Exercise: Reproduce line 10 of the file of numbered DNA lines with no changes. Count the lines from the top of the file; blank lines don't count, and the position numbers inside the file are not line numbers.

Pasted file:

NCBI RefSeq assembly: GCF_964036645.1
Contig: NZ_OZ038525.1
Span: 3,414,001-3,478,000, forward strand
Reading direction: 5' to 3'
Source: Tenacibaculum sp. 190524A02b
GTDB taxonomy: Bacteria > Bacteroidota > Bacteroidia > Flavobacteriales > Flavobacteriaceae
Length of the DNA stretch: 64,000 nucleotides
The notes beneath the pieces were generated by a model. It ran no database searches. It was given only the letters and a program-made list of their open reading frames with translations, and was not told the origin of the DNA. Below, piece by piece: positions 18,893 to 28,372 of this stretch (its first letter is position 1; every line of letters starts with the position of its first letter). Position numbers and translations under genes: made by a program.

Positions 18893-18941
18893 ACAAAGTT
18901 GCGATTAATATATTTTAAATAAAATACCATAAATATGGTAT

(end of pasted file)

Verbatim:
18893 ACAAAGTT